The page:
To make liquid pectin you’ll use an immersion blender, food processor, or blender. You can make liquid pectin with boiling water, boiling unsweetened fruit juice, or boiling mashed fruit or juice if you have unjelled jam or jelly.

Use Table 1 below to determine the amount of water, unsweetened fruit juice, unjelled jam, or unjelled jelly that you will use to blend the pectin into. See examples below the table.

Table 1

Pectin to Add Amount of boiling liquid
Up to 3 teaspoons   -   ½ cup liquid
4 to 4 ¾ teaspoons   -   ¾ cup liquid
5 to 6 teaspoons   -   1 cup liquid
7 teaspoons   -   1 ¼ cups liquid
8 teaspoons   -   1 1/3 cups liquid


4. Lemon Juice, Lemon Juice, LEMON JUICE!

Lemon Juice, Lime Juice and Vinegar are very important ingredients in canning and food preservation. Knowing the pH (or acidity level) of your preserved product is valuable information that can tell you whether all your hard work will have a lasting shelf-life or not. The ideal pH level for safely canned items is between 2.9-3.8.

When it comes to making jams and jellies it is always recommended that you use STORE BOUGHT Lemon/Lime Juice. Always. Why, you ask? Aren’t all things better fresh? What if I don’t have a bottle of store bought lemon/lime juice?

Here’s why…bottled (store bought) lemon or lime juice is guaranteed to have a certain pH level which makes it ideal for safe, at home canning. We cannot guarantee that the lemons or limes you juiced today have the acidity level needed to make your jams and jellies safe for long term storage.

As a workaround for those of us who live in rural areas or have our own lemon/lime trees, you can test your fresh lemon juice to make sure it’s acidic enough. Purchase pH strips at just about any pharmacy or buy a digital pH meter and use it over and over again to test your fresh lemon/lime juice. Lemon juice should be between 2.00-2.60 pH. Lime juice should be between 2.00-2.35.


5. Give your jars a BATH!

Yep, that’s right; water bath canning is a must! According to the USDA it is safest to water-bath can your jam, jellies, preserves, pie fillings, etc.

Here is what they have to say in their wonderfully helpful document on Home Canning at: {}

Boiling-water canners

These canners are made of aluminum or porcelain-covered steel. They have removable perforated racks and fitted lids. The canner must be deep enough so that at least 1 inch of briskly boiling water will be over the tops of jars during processing. Some boiling-water canners do not have flat bottoms. A flat bottom must be used on an electric range. Either a flat or ridged bottom can be used on a gas burner. To ensure uniform processing of all jars with an electric range, the canner should be no more than 4 inches wider in diameter than the element on which it is heated.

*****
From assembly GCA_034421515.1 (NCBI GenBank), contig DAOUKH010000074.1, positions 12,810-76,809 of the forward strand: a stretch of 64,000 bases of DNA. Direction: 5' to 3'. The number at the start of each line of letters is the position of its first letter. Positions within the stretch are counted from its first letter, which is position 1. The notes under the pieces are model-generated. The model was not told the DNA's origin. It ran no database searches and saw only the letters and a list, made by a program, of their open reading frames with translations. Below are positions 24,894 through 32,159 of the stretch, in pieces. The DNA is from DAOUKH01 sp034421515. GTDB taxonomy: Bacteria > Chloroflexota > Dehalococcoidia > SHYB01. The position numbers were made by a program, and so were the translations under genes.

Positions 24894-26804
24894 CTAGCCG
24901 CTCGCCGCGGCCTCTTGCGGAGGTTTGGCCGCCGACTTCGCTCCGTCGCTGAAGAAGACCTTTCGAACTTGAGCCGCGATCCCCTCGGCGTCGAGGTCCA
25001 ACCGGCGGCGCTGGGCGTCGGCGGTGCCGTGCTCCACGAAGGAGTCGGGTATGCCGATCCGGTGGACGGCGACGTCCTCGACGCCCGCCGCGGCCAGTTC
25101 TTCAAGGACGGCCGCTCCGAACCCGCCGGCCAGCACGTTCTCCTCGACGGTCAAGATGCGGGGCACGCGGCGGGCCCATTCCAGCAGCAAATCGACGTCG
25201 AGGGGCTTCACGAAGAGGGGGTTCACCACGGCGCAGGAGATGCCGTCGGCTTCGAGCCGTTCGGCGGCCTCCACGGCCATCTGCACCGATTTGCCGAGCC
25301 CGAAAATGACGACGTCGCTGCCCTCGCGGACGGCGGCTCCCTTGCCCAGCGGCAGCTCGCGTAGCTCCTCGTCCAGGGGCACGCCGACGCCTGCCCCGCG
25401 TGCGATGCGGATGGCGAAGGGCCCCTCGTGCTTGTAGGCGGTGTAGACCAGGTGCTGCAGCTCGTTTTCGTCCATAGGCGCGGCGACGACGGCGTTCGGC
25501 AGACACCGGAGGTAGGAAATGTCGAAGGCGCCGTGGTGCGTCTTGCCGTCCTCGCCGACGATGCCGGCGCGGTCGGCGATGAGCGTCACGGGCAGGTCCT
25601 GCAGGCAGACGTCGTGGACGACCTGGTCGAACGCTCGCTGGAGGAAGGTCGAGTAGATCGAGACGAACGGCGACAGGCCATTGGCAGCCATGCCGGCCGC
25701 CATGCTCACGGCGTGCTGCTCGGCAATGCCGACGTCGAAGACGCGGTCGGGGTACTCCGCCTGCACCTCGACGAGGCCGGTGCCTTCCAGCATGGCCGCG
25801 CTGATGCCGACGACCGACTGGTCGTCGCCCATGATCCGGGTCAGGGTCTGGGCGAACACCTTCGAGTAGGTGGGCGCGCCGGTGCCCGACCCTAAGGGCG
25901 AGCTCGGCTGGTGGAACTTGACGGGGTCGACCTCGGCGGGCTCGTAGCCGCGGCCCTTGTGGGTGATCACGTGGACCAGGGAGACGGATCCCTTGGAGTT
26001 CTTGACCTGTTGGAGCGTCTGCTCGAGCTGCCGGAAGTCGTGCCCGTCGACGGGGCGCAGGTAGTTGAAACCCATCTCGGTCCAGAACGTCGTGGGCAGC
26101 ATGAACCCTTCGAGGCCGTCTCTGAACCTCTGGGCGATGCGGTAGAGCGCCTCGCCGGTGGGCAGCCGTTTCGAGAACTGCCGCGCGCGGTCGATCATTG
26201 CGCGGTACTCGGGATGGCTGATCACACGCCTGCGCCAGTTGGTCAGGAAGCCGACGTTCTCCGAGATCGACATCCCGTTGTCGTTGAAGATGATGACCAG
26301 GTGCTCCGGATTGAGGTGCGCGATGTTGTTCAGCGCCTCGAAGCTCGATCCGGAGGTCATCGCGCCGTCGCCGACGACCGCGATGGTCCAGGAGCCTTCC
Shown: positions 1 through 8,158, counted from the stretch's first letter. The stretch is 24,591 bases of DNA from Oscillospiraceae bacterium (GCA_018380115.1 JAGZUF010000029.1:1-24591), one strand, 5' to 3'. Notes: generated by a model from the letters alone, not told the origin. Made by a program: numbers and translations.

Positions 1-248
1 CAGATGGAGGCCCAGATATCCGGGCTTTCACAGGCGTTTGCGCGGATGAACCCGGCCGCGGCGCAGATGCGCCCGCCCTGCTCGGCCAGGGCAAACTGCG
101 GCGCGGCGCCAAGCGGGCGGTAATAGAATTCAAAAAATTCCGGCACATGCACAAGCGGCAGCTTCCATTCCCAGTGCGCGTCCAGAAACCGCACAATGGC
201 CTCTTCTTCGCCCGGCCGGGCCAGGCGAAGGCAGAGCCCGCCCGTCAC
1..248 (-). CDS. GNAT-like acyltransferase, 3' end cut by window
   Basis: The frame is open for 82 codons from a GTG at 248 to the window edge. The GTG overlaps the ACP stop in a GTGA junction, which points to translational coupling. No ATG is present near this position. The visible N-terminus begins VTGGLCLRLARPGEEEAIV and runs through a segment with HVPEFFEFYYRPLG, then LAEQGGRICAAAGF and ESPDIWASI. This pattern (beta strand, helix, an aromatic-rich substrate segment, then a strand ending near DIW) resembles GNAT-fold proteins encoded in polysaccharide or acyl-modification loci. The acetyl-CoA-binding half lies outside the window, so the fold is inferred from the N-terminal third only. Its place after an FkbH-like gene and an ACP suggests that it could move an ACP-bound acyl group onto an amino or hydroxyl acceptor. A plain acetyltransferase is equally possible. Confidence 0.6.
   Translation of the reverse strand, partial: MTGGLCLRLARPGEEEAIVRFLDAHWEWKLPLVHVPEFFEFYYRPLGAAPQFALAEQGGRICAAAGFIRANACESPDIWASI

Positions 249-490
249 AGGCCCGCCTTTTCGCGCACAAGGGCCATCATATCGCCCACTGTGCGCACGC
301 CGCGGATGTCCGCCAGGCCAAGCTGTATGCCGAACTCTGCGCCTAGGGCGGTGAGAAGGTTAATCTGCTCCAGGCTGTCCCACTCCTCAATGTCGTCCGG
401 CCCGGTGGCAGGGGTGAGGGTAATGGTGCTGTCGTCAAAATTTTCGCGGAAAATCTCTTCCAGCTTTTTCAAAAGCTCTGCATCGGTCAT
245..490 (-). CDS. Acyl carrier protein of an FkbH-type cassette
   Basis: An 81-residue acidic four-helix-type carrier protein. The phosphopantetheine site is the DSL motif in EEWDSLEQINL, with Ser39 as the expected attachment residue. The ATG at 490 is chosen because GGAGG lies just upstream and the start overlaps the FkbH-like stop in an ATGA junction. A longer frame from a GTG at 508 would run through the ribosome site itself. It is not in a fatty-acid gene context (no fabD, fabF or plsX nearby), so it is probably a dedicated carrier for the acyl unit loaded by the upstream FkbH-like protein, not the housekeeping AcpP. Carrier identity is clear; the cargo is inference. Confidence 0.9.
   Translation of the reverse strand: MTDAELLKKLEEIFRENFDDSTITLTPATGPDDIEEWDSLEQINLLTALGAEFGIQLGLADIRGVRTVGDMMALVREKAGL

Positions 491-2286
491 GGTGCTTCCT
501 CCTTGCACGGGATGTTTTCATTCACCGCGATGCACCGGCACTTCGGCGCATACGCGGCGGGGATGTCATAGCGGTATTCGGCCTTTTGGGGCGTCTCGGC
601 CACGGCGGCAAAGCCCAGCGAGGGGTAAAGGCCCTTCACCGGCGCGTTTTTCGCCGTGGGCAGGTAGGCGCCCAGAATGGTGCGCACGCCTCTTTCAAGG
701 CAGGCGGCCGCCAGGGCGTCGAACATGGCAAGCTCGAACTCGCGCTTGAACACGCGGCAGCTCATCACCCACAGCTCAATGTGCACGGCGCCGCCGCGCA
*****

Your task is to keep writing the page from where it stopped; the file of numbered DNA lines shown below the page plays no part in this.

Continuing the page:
Using boiling-water canners

Follow these steps for successful boiling-water canning:

1. Before you start preparing your food, fill the canner halfway with clean water. This is approximately the level needed for a canner load of pint jars. For other sizes and numbers of jars, the amount of water in the canner will need to be adjusted so it will be 1 to 2 inches over the top of the filled jars.

2. Preheat water to 140°F for raw-packed foods and to 180°F for hot-packed foods. Food preparation can begin while this water is preheating.

3. Load filled jars, fitted with lids, into the canner rack and use the handles to lower the rack into the water; or fill the canner with the rack in the bottom, one jar at a time, using a jar lifter. When using a jar lifter, make sure it is securely positioned below the neck of the jar (below the screw band of the lid). Keep the jar upright at all times. Tilting the jar could cause food to spill into the sealing area of the lid.

4. Add more boiling water, if needed, so the water level is at least 1 inch above jar tops. For process times over 30 minutes, the water level should be at least 2 inches above the tops of the jars.

5. Turn heat to its highest position, cover the canner with its lid, and heat until the water in the canner boils vigorously.

6. Set a timer for the total minutes required for processing the food.

7. Keep the canner covered and maintain a boil throughout the process schedule. The heat setting may be lowered a little as long as a complete boil is maintained for the entire process time. If the water stops boiling at any time during the process, bring the water back to a vigorous boil and begin the timing of the process over, from the beginning.

8. Add more boiling water, if needed, to keep the water level above the jars.

9. When jars have been boiled for the recommended time, turn off the heat and remove the canner lid. Wait 5 minutes before removing jars.

10. Using a jar lifter, remove the jars and place them on a towel, leaving at least 1-inch spaces between the jars during cooling.

Let jars sit undisturbed to cool at room temperature for 12 to 24 hours.